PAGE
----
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7 Ayurvedic Herbs for the Kitchen


In Ayurvedic cooking, taste or rasa plays a very important role. And no, it doesn’t just have to do with making a dish delicious, but also delving deep into how all the ingredients put together can benefit your body and its well-being. Each ingredient has unique properties and it finds ways to make the most out of those benefits.

1. Curry Leaves (Kadhi Patta)

Curry LeavesThe pride and glory of South Indian cuisine, curry leaves are extensively used in spicy meat-based stir-fries, sambhar, rasam, upma, dosa filling and chutneys, among others. The rest of the Subcontinent also uses it as tadka for dals. Its sharp flavour works wonders to lend character to a dish, and it teams very well with spices, especially black pepper. Just fry it in a little oil to extract the aroma and then use it to prepare your dishes.

Curry leaves are packed with fibre, essential vitamins and minerals, anti-oxidants and anti-bacterial agents, and a rich source of iron and folic acid. They are good for keeping a check on blood sugar levels and cholesterol, and also known to treat anaemia, used as a cure for diarrhea and stomach ulcers,  and said to be beneficial for digestion. Dry leaves can be stored but lose most of their aromatics. Wet leaves break down quickly so avoid storing them wet. They do not have a very long shelf life. Detach them from the stems only before cooking

Recipe: Curry Leaves Chutney from Chef Thomas Robin Gomes, Chutney, The Metropolitan, Hotel Nikkocurry-leaves-chutney_med


  • 1 tsp mustard seeds
    2 tsp curry leaves
    1/4 cup chopped onions
    2 tsp crushed garlic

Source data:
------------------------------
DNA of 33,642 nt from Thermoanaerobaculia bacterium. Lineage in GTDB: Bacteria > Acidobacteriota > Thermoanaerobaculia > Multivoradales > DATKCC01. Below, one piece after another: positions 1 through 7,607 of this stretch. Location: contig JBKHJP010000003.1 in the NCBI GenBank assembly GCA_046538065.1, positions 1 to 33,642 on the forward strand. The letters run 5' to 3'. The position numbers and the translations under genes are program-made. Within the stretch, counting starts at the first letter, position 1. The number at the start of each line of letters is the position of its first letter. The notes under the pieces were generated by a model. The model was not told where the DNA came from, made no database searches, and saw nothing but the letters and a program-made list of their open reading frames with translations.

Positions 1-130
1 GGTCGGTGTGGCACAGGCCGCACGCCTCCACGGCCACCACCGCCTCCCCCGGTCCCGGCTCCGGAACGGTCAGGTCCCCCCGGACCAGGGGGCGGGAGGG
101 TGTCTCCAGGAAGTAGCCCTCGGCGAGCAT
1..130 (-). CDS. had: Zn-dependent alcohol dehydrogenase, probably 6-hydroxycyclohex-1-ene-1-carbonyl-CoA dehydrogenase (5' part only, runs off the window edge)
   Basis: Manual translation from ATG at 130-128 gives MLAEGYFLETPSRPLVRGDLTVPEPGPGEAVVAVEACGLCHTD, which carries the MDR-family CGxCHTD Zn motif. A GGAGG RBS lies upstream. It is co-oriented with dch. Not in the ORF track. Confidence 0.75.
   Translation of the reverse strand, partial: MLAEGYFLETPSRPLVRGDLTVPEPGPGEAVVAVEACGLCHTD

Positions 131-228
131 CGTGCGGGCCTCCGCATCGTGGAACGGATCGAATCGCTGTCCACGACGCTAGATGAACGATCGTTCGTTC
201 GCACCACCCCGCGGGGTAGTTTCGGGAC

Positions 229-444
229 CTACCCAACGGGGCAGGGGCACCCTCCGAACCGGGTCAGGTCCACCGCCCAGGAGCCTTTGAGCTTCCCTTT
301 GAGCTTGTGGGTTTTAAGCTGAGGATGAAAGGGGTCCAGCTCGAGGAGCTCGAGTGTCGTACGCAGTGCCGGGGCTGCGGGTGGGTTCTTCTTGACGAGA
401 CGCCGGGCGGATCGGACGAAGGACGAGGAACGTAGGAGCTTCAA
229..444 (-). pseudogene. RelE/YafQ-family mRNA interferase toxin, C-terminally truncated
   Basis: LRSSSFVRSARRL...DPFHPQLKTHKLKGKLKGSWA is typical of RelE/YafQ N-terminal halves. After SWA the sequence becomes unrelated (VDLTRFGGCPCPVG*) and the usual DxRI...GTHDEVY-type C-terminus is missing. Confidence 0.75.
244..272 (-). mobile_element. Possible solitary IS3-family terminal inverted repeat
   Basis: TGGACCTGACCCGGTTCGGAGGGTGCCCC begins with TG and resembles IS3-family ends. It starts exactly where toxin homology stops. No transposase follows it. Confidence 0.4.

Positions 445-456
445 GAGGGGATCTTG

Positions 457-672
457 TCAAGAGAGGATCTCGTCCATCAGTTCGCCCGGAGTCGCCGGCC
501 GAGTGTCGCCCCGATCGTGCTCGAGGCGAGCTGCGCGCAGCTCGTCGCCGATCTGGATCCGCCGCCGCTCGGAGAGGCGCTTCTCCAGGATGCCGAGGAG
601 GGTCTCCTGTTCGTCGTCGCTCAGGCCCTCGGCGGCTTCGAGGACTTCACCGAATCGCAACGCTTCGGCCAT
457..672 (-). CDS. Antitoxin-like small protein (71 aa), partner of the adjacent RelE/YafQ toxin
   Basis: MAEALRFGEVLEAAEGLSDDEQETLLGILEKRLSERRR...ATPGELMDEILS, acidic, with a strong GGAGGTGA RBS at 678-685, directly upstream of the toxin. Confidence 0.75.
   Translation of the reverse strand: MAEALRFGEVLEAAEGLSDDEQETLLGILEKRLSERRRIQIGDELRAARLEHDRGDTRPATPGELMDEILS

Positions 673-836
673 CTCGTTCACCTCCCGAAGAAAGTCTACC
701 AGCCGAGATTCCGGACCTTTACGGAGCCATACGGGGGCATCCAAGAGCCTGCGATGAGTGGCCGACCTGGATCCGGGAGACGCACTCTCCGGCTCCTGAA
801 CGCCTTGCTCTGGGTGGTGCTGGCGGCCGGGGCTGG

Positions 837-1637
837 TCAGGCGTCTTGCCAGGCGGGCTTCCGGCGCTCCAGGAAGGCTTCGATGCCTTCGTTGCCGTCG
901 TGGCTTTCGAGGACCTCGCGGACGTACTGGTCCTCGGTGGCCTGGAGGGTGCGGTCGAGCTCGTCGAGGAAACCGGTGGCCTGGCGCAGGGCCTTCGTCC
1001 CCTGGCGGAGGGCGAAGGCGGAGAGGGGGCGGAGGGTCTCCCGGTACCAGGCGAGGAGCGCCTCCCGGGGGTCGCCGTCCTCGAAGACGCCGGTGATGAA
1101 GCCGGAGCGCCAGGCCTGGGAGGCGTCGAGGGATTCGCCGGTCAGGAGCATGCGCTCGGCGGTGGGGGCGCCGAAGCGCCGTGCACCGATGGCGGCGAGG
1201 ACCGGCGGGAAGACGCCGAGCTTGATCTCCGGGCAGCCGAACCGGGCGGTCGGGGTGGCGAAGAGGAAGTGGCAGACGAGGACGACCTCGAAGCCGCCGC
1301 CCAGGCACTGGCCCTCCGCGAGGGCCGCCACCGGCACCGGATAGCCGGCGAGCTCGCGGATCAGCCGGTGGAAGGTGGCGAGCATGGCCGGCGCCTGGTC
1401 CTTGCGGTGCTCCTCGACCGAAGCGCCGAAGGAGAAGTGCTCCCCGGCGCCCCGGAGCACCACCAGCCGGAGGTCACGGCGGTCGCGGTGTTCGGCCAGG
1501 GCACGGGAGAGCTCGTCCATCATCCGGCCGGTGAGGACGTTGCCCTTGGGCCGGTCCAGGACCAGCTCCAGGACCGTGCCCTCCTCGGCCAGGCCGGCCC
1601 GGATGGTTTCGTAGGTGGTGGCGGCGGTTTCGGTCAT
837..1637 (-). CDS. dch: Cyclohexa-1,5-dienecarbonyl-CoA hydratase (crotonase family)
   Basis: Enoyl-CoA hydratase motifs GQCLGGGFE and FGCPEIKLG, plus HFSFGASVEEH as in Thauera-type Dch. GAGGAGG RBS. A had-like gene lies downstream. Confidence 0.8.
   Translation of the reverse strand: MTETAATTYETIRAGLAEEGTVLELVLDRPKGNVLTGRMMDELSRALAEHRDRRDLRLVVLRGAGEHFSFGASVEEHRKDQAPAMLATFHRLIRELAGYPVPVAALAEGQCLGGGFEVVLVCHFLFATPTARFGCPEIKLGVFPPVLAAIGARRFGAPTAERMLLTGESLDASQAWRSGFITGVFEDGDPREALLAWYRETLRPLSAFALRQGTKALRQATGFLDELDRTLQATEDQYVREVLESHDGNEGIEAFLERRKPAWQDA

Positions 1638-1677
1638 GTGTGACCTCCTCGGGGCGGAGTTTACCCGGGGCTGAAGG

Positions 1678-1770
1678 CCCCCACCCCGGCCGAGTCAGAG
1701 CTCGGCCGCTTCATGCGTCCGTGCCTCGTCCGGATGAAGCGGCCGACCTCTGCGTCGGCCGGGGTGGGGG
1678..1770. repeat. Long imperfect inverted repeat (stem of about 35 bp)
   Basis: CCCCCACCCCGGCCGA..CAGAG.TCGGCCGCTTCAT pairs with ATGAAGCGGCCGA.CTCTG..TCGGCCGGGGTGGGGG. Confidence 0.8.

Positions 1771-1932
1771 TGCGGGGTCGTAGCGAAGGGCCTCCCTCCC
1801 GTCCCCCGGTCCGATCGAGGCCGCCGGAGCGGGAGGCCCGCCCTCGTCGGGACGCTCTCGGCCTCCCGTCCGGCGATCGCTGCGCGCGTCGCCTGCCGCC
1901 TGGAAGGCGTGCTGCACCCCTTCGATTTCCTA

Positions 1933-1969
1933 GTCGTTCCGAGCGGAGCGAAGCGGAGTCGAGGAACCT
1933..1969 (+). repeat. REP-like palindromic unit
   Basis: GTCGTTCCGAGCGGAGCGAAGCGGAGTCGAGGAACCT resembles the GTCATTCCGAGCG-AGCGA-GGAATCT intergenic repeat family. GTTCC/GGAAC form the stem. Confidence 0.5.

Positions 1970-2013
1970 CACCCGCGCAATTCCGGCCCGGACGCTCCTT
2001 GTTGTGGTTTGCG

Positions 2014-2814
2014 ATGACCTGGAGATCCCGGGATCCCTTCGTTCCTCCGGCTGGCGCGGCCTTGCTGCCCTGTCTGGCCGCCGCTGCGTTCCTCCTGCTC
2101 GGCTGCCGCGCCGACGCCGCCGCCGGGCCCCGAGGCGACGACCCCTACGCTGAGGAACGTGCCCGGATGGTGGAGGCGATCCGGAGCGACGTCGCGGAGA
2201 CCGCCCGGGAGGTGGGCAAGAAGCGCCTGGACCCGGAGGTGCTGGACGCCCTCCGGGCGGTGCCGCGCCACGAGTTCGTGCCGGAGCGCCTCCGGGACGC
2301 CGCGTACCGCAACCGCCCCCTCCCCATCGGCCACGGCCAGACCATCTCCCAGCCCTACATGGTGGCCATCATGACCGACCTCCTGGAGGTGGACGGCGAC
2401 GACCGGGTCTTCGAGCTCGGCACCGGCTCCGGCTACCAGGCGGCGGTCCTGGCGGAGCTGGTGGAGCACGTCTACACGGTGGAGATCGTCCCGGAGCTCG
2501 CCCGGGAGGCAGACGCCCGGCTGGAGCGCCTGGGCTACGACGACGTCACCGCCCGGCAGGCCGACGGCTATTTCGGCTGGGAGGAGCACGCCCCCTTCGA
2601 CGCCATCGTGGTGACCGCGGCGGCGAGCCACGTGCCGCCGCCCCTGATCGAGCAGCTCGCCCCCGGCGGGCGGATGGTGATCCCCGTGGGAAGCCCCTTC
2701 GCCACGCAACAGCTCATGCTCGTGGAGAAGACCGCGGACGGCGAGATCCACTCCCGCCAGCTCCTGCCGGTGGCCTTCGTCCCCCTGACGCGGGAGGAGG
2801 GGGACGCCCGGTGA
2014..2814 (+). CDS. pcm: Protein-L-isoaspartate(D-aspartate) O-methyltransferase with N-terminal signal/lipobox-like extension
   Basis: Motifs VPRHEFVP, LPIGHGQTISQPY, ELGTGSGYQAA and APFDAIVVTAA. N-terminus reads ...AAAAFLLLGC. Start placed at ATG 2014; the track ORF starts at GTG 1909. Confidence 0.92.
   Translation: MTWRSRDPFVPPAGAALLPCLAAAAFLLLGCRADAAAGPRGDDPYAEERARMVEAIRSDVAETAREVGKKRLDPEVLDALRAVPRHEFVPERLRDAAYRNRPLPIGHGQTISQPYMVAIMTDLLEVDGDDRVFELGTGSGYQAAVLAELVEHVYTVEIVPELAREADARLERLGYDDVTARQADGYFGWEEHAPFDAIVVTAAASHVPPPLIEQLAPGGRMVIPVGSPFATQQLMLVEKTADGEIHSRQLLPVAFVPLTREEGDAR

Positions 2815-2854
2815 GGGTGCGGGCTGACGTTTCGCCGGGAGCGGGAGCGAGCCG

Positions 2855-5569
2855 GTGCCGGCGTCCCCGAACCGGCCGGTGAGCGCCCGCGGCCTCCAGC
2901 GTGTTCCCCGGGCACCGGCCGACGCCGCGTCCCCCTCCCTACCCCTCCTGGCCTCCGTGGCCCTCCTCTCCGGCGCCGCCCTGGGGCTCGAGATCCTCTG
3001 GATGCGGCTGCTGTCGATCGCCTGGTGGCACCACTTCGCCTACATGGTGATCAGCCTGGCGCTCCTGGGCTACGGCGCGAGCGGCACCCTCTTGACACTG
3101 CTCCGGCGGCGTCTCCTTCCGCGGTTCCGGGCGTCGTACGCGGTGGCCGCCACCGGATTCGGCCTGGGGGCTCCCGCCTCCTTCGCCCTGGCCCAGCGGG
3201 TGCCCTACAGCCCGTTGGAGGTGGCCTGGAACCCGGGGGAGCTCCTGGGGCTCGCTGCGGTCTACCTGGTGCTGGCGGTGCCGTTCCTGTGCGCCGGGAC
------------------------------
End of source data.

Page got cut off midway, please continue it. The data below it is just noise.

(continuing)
1 tsp chopped green chillies
    2 tsp tamarind pulp
    1 tsp powdered sugar


2. Bay Leaves

bay-leafThis aromatic leaf is widely known for its medicinal properties. They contain powerful anti-oxidants and are believed to help prevent cancer and kidney stones. In the kitchen, it is mainly used to tune up the flavour in dals, curries, biryani, rajma, chole, etc. The leaves are commonly available in the dried form. They are added to the dishes and left to simmer for an hour or so to extract its flavour, which otherwise is very mild. They are often discarded once the dish is ready as they are not meant for consumption.  Fresh leaves are also available and it is said that soaking them in water for a few hours and then drinking the water early morning could help keep a check on blood sugar level.


3. Pudina

Pudina, or mint, is not just a powerhouse of medical properties, but the distinctive flavour lends to creating some spectacular dishes. In most Indian households, pudina chutney is the popular condiment that accompanies almost every meal – from teaming it with omelette or parathas for breakfast, having it with rice and dal for lunch, to dipping those deep-fried snacks in them or using it to make sandwiches. The refreshing flavour of mint also makes it the obvious choice to shake up mocktails or juices during summers. It is also extensively used in marinades for tandoor-grilled meat dishes and in curries.